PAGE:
- Give the link that connects back to the teaching point, and send students on their way to write! With less lesson, students are more engaged and have the opportunity to produce more writing with more time.
- Remember, all of this should take no more than ten minutes. Ideally, it will take no more than seven minutes. It's not easy to accomplish. The more you do it, the more natural it will feel.
- Try to spend some time watching mini lesson videos (some great ones are linked below). Identify the four parts of the lesson while watching. Doing this helped me tremendously.
- Follow The Two Writing Teachers blog. I can't even tell you how helpful they have been in my journey as a writing teacher and now coach. I've learned more from them about the teaching of writing than I have from any other online source.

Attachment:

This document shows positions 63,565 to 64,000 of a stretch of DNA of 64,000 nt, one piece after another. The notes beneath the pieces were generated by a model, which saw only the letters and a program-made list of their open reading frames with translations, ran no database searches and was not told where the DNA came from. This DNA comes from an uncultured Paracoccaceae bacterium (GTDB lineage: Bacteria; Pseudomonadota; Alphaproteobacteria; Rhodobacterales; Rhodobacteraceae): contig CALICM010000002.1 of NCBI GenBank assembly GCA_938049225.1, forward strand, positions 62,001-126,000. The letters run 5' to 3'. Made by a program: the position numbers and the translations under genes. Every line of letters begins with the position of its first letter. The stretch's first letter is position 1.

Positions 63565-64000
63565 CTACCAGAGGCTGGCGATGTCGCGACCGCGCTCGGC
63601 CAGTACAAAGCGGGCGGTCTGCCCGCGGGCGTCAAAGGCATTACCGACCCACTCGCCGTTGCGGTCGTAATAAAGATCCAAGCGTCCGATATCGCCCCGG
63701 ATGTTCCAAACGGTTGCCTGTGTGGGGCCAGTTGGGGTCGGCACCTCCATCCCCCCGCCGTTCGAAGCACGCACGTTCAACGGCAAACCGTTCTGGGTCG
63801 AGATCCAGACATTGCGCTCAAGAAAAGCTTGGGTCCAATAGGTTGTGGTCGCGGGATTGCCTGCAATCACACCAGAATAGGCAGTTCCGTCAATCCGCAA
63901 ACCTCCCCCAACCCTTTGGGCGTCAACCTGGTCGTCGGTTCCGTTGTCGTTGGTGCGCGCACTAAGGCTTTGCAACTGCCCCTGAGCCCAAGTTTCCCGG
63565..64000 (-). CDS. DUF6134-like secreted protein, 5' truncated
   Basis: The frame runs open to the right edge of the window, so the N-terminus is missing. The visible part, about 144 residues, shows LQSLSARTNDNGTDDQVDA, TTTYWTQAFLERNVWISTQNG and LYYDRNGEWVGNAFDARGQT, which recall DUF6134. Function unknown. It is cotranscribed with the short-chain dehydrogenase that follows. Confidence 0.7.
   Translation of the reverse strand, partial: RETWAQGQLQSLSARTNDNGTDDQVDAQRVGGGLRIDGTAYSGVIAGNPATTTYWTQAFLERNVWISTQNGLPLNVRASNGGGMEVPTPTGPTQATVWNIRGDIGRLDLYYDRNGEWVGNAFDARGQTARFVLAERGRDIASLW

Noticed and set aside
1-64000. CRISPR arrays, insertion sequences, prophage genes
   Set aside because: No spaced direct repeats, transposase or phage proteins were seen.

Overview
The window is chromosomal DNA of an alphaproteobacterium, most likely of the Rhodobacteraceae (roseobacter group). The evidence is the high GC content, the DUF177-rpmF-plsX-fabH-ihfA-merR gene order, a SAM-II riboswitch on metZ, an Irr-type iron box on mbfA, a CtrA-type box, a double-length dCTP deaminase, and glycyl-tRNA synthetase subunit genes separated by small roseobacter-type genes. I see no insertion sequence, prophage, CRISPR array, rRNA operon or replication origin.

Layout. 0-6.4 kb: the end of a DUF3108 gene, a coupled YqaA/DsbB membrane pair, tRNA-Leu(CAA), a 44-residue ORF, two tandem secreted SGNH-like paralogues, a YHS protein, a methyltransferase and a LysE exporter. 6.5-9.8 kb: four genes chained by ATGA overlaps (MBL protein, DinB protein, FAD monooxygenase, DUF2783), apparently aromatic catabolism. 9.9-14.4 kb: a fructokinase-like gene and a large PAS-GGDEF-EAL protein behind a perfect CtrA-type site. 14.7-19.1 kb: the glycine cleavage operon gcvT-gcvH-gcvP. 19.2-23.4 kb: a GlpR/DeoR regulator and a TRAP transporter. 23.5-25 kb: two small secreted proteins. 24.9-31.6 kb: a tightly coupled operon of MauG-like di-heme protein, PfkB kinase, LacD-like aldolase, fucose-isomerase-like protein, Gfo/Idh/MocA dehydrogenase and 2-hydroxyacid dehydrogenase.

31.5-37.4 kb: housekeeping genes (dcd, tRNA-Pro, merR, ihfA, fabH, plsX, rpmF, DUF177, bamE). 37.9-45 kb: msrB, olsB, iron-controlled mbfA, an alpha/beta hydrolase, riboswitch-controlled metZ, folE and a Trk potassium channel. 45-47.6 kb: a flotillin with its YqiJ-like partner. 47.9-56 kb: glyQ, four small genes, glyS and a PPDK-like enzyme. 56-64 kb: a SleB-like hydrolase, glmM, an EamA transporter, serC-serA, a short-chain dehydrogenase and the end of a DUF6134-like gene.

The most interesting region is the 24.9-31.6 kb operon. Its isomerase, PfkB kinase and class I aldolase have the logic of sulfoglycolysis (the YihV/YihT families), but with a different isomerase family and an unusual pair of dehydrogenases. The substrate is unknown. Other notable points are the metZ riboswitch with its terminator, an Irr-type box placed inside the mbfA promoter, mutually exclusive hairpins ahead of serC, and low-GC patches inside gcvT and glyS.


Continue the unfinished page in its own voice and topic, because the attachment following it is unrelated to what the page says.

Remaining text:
|Three mini lessons success factors: |
Be prepared, be intentional, be explicit.
Resources that Directly Helped Me Improve The Quality of My Mini Lessons
*I wrote this piece during Mary Ehrenworth's week-long session on informational writing at The Teachers College Reading and Writing Project June Writing Institute this past summer. I revised it over the past week (first week of September 2014). Thank you for the inspiration, Mary! And, thank you to my fellow writing teachers and coaches in that session this past June. I continue to draw inspiration from all of you- a lot!